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victory. MacKay, when he found himself free from pursuit, declared his conviction that his opponent had fallen in the battle. And such was the opinion of Dundee's talents and courage, and the general sense of the peculiar crisis at which his death took place, that the common people of the low country cannot, even now, be persuaded that he died an ordinary death. They say, that a servant of his own, shocked at the severities which, if triumphant, his master was likely to accomplish against the Presbyterians, and giving way to the popular prejudice of his having a charm against the effect of lead-balls, shot him, in the tumult of the battle, with a silver button taken from his livery coat. The Jacobites, and Episcopal party, on the other hand, lamented the deceased victor as the last of the Scots, the last of the Grahams, and the last of all that was great.

CHAP. V.

Cannon succeeds Dundee, and is defeated at Dunkeld-The Cameronian Regiment—Skirmish at Cromdale-Pacification of the Highlands, through the instrumentality of the Earl of Breadalbane-Company of Jacobite Officers in the French Service as Privates—Reduction of the Bass-Settlement of Church AffairsThe Assurance.

THE Viscount of Dundee was one of those gifted persons upon whose single fate that of nations is sometimes dependent. His own party believed, that, had he lived to improve the decisive victory which he had so bravely won, he would have soon recovered Scotland to King James's allegiance. It is certain, a great many of the nobility only waited a gleam of success to

return to the Jacobite side; nor were the revolutionary party so united amongst themselves as to have offered a very firm resistance. The battle of Killiecrankie, duly improved, must have delivered the whole of Scotland north of the Forth into the power of Dundee, and rendered even Stirling and Edinburgh insecure. Such a flame kindled in Scotland, must have broken many of King William's measures, rendered it impossible for him to go to Ireland, where his presence was of the last necessity, and have been, to say the least, of the highest prejudice to his affairs.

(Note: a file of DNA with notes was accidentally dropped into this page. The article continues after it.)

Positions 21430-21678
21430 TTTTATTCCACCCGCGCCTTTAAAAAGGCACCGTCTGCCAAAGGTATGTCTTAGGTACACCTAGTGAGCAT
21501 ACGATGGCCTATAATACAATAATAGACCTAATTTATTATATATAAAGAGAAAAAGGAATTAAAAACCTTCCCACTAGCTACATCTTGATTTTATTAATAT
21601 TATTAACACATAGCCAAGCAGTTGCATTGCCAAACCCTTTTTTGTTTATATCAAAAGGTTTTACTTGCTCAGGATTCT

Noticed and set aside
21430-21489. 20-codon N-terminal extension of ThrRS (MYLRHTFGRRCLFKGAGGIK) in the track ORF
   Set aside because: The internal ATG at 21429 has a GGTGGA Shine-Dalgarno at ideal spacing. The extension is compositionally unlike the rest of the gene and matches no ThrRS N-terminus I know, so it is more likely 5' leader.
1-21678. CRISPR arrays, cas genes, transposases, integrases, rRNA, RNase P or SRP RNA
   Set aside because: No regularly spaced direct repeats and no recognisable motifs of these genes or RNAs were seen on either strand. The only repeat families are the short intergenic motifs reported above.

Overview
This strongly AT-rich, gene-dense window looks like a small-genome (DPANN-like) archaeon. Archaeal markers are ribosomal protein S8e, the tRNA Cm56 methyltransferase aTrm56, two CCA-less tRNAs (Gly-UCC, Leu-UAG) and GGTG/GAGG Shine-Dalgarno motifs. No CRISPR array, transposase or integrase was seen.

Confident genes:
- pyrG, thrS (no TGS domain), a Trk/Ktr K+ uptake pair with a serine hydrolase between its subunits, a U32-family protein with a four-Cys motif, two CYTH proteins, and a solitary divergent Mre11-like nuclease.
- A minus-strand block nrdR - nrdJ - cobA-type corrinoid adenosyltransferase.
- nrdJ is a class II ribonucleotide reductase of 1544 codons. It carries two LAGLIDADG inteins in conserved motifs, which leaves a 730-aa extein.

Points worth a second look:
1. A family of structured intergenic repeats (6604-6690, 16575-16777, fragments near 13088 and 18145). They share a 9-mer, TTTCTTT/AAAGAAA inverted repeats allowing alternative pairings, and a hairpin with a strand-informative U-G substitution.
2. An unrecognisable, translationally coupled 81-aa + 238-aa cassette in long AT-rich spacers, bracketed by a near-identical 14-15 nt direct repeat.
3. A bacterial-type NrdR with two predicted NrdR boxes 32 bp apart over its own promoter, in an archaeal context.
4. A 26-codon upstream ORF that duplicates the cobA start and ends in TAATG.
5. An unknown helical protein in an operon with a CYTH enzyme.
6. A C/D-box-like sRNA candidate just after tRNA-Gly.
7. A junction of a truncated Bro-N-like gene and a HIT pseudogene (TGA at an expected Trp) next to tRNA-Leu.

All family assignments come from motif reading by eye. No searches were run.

But all the advantages of the victory were lost in the death of the conquering general. Cannon, who succeeded to the chief command on Dundee's decease, was a stranger to Highland manners, and quite inadequate to the management of such an army as that which chance placed under his command. It was in vain that the fame of the victory, and that love of plunder and of war, which made part of the Highland

character, brought around him, from the remote recesses of that warlike country, a more numerous body of the mountaineers than Montrose had ever commanded. By the timidity and indecision of his opponent MacKay gained time enough to collect, which he did with celerity, a body of troops sufficient to coop up the Jacobite general within his mountains, and to maintain an indecisive war of posts and skirmishes, which wearied out the patience of the quickspirited Highlanders.

Cannon attempted only one piece of service worthy of mention, and in that he was foiled. In the extremity of the alarm which followed the defeat of Killiecrankie, the newly raised regiment of Cameronians had been dispatched to the Highlands. They had advanced as far as Dunkeld, when Cannon for once showed some activity, and getting free from MacKay by a rapid and secret march, he at once surrounded, in the village and castle of Dunkeld, about twelve hundred Cameronians, with more than double

their own forces. Their situation seemed so desperate, that a party of horse who were with them retired, and left the hill-men to their fate.

But the newly acquired discipline of these hardy enthusiasts prevented their experiencing the fate of their predecessors at Bothwell and Pentland. They were judiciously posted in the Marquis of Athole's house, and neighbouring enclosures, as also in the churchyard and the old cathedral; and with the advantage of this position they beat off repeatedly the fierce attacks of the Highlanders, though very inferior in numbers. This advantage restored the spirits of the King's troops, and diminished considerably that of the Highlanders, who, according to their custom, began to disperse and return home.

The Cameronian regiment lost in this action their gallant Lieutenant-Colonel, Cleland, and many men. But they were victorious, and that was a sufficient consolation.

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